We thought we’d give it a punt and it didn’t work out.
They will get as much of me as our sold out rooms do. I have points to prove.
Our last tour it was the same situation in Paris.
The french have not taken me to their bosom or claimed me for their own.
That last Paris show was more papered than a Sunday Observer, but I had a brilliant time with all those that cared enough to come.
I insisted we do it again on this tour, to the puzzlement of all my people, well aware it will cost me and that likely few will come again.
I like small parties too.
I will come and sing for my beginnings and my endings.
For my dad and my ancestors in all their absences.
The Vienna gig tonight, I am told is in the middle of a shopping centre.
I wonder what on earth I will find when I get there.
As I climb out from the taxi I am startled to be met by a crowd of autograph hunters.
Few of them I suspect will be coming tonight.
Some of the pictures they present to me are 35 years old.
I wonder if this means they are not aware that I have made music since, and how many people here will be expecting of me a retro show.
A couple, though, I sense, have kept abreast.
We connect in a glance.
When I arrive though, Dougie is sporting his best ‘Dour’, like a gymkhana rosette.
I’m going to give you the bad news first. He says immediately.
Sound check is delayed
….Can’t be bothered…
….On the fuckin’ rider….
….Takin’ the piss!…
What’s the good news? I ask.
There isn’t any. He says.
You definitely inferred there was.
No I didn’t.
Vinny concurs that my impression was correct.
A ‘First’ implies a second is forthcoming. I reason.
Dougie is not finished airing today’s issues.
I’m not one who’s not going to tell you the truth, he states, proudly.
You could withhold, I said.
Wait until I ask you for it?
You will ask.
Not if I don’t know the question.
He is on a roll though.
It’s always like this with promotors, when you don’t sell well.
They can’t be fuckin’ arsed.
It’s the same with the Paris show.
I knew Paris was going to be in there somewhere.
The Paris show has a face that only its mother can love.
Still. Tonight It’s a standing show.
The punters will be comfortable.
I have asked the crew to eat as heartily as possible.
Fill the space a little, like dough left to prove in a hot room.
By now, though, I’m feeling a bit flat.
That impending cold is scratching at my awareness and I feel mildly trepidatious.
No one here has said hello and it feels marked.
I eat lightly.
My dressing room is good.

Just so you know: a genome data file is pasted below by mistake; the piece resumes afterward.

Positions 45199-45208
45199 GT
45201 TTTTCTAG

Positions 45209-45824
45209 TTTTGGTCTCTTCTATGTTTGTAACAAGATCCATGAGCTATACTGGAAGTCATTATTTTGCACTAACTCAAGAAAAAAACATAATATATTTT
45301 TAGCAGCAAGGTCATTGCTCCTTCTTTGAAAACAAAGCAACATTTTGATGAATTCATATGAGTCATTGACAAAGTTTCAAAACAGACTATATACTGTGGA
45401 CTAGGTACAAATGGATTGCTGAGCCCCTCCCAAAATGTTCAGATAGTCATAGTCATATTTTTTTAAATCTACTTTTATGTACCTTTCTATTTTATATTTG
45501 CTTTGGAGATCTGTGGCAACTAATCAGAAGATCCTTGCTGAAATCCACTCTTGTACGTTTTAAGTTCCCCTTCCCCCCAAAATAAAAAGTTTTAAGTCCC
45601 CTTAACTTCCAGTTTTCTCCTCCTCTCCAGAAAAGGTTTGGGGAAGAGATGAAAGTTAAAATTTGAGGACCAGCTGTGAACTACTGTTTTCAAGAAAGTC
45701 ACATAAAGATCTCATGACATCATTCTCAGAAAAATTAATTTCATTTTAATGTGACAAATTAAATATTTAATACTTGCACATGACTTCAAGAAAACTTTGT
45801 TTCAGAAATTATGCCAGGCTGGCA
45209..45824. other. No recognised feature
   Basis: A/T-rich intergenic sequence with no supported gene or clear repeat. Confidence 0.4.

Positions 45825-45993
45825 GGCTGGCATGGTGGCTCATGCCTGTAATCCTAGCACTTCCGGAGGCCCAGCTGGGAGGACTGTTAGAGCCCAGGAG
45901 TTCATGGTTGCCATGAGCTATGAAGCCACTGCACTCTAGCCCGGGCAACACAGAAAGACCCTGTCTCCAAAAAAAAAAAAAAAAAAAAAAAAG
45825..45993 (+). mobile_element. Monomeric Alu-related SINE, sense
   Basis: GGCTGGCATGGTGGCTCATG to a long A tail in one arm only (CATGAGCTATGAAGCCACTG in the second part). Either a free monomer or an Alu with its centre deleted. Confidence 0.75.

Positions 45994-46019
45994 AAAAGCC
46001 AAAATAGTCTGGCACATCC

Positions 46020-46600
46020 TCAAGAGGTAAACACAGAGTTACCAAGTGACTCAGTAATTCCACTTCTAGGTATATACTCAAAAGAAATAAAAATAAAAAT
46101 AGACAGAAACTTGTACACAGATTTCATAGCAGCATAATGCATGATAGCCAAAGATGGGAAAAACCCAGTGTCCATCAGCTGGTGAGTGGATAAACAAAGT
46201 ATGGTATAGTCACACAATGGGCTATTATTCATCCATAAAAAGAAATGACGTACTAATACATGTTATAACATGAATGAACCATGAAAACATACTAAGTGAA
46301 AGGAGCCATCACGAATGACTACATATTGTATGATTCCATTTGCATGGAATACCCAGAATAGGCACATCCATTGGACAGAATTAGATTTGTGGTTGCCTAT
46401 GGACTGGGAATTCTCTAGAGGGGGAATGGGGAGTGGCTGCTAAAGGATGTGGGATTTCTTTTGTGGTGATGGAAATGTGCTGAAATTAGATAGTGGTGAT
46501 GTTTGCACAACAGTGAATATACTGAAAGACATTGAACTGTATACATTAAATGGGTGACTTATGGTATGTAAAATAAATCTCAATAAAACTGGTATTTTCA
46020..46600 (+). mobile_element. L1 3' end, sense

Vinny asks if today I didn’t need my show case?
He has noticed it by its absence.
Of course I do.
I’m a twat.
He kindly offers to go back to the hotel for it.
I protest that I could wear my DMs tonight, but he assures me it’s fine, and off he goes.
Audio Book. Prepare. Dress.
Sean comes in.
Sean is a great energy for me to be around.
He is glass half full.
He is reassuring without being obvious or artful.
It’s going to be great, he says, and he has a face you just believe.
Yes we are. And I know it.
I don’t have energy though for a hearty warm-up.
I dial it in.
I don’t stand up for it.
John comes in and is upbeat too.
Doesn’t matter, he says.
Warm ups don’t have to be vigorous.
Sean is spitting about Farage and his ‘I’m broke’ piece in the Daily Mail.
Fucking broke. He lives in a 4 million pound house.
I believe everything Sean says.
We three go into our Beatles medley and love it.
Dougie comes in.
I’m going to hold the show time for 15 mins.
To allow the queue to get in?
He smiles back wryly.
It’s a Saturday.
Give them more time to get here.
Side stage I hear what I take as a slow clap.
Get a move on. I tell Dougie.
Get us on.
They’re getting pissed off.
I’m not confident they will stay.
And then, on we go and blow me.
The audience look perfectly healthy.
They are not packed sardines, but they do go from front to back, covering the floor, and they are cheering and they cheer long and loud and throughout.
It’s a truism that when a show is not sold out, more often than not, the people that have come are more condensed hard-core.
They have not responded to a hot ticket and mine here is not that patently.
They have come because they have been waiting for you.
Tonight’s audience are glorious.
Tonight turns out to be a great one. Expect little and can come wonderful surprises.
I am not the biggest act to grace these walls, but I have tonight been gifted a response and a respect that is more than enough reward for a minstrel soul.
Much, much more.
If it is our only time,
thank you, Vienna.
I loved you hard.